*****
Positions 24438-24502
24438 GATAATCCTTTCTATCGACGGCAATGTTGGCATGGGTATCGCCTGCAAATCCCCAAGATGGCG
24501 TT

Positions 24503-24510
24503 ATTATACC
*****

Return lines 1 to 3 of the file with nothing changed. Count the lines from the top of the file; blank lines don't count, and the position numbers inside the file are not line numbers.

Positions 24438-24502
24438 GATAATCCTTTCTATCGACGGCAATGTTGGCATGGGTATCGCCTGCAAATCCCCAAGATGGCG
24501 TT